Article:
Friday, January 28, 2011


The other night Joe picked up the memoir I am currently reading and asked, "Why did you choose to read this book? Why are so you interested in someone's life who you don't even know?"

It's a fair question. For this book, I confess, it was nothing more than seeing it tucked amongst other memoirs at the library and thinking Oh, that's a nice cover.

Reading a bad memoir is like being forced to spend time with someone you don't like very much, who talks too much and too loudly about nothing at all. Except, when you want to, you can close the book and tell that person to stop talking in a way that we only dream of doing in person. Unlike the cloying, obnoxious friend of a friend we're stuck talking to at a party, you don't have to finish the conversation; you can interrupt them mid-sentence and return them to the library post haste.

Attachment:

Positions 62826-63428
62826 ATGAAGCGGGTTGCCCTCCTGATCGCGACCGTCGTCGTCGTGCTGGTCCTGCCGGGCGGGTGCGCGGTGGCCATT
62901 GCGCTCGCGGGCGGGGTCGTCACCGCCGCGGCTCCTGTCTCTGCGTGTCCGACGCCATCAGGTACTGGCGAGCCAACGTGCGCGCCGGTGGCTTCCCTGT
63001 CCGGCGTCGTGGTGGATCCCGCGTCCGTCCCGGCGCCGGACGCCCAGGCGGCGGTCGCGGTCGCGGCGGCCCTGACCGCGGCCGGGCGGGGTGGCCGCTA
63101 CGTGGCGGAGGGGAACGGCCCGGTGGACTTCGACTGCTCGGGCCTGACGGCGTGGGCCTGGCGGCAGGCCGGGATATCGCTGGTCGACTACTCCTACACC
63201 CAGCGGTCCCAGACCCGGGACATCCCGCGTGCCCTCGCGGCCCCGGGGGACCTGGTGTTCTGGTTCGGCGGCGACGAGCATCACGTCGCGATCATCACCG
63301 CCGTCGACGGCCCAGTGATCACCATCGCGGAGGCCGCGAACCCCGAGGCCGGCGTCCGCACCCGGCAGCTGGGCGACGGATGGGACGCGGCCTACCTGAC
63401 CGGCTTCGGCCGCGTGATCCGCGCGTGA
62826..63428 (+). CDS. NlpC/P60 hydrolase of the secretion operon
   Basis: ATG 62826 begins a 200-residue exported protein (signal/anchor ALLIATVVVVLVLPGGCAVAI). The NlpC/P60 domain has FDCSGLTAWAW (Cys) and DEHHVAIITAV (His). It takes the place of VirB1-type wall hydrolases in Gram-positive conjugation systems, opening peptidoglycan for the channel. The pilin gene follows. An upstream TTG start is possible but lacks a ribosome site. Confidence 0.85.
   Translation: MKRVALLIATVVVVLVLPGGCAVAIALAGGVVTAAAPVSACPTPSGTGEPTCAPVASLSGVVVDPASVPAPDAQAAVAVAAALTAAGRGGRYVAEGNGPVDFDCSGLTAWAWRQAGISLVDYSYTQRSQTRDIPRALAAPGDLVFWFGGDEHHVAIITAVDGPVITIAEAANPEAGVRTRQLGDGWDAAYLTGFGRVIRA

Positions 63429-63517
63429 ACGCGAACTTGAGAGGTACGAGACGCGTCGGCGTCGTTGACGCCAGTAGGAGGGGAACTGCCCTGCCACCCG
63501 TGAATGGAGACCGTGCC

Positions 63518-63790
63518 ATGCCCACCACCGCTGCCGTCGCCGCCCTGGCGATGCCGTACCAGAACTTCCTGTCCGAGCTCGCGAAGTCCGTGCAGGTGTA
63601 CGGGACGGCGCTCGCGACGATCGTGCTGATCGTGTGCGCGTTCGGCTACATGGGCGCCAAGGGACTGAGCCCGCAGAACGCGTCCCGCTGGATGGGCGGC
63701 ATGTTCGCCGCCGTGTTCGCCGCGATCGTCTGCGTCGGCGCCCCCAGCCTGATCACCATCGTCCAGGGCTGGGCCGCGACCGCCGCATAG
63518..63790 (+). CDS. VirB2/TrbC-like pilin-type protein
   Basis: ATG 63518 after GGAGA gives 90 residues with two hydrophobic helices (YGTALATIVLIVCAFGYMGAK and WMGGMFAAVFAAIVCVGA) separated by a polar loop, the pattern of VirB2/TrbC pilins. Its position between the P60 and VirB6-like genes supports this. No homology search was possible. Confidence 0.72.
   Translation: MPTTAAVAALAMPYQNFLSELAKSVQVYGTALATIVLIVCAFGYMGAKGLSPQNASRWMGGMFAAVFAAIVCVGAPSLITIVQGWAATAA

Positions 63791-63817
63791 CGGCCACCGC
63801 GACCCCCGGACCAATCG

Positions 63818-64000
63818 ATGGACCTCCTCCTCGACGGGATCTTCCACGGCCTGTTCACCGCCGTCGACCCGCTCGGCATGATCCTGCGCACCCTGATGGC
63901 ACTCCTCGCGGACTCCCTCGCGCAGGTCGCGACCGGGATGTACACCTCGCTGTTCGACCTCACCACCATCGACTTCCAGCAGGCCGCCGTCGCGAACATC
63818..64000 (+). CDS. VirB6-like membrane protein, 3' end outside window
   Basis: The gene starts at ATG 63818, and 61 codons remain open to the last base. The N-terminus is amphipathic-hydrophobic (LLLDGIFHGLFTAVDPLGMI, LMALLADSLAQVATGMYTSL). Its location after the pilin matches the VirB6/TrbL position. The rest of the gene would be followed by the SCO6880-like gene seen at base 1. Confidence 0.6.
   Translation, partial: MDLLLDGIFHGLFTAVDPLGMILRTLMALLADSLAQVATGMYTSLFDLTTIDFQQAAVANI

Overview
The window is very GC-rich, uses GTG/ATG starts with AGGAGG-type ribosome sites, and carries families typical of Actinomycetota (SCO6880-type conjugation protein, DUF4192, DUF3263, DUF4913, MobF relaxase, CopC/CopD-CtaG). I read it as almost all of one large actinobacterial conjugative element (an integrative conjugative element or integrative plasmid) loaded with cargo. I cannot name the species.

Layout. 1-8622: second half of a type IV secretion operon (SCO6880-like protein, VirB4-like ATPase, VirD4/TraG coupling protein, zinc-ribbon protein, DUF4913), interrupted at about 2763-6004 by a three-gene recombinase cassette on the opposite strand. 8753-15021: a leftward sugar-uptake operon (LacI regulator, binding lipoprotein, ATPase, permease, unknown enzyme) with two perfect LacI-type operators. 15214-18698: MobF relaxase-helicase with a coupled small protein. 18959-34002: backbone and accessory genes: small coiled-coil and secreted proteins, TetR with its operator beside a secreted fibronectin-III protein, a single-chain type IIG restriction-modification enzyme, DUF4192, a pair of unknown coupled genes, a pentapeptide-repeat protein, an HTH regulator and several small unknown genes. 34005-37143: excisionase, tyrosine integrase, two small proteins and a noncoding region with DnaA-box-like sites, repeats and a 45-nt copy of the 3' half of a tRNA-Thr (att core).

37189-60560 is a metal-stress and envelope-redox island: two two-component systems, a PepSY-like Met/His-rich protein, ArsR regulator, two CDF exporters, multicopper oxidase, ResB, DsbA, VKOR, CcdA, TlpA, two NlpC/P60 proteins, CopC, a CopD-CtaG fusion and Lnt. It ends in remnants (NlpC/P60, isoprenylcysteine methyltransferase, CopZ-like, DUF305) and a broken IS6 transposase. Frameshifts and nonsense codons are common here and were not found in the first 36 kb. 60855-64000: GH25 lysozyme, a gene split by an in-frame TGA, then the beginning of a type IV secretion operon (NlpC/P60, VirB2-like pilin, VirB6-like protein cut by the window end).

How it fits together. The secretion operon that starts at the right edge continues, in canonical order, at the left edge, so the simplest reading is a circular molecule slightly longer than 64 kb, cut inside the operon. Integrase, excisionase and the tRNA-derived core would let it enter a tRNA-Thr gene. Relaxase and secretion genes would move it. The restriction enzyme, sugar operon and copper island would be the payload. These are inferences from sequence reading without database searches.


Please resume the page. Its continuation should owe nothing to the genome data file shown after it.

But reading a good memoir is like making a new friend. In a good memoir you are drawn into a person through their writing much in the same way we're drawn into a person we might meet: through an enjoyable conversation, similar interests or a compelling personality. With a good friend we can relax and enjoyably talk or listen for hours about nothing.

We all have something to say, don't we? We all have something to contribute. I think those who've found a way to do it in print help make life just a little bit more lovely. Thank you, memoir writers. Keep writing about your lives in your warm, genuine voices, and I promise I'll keep reading.

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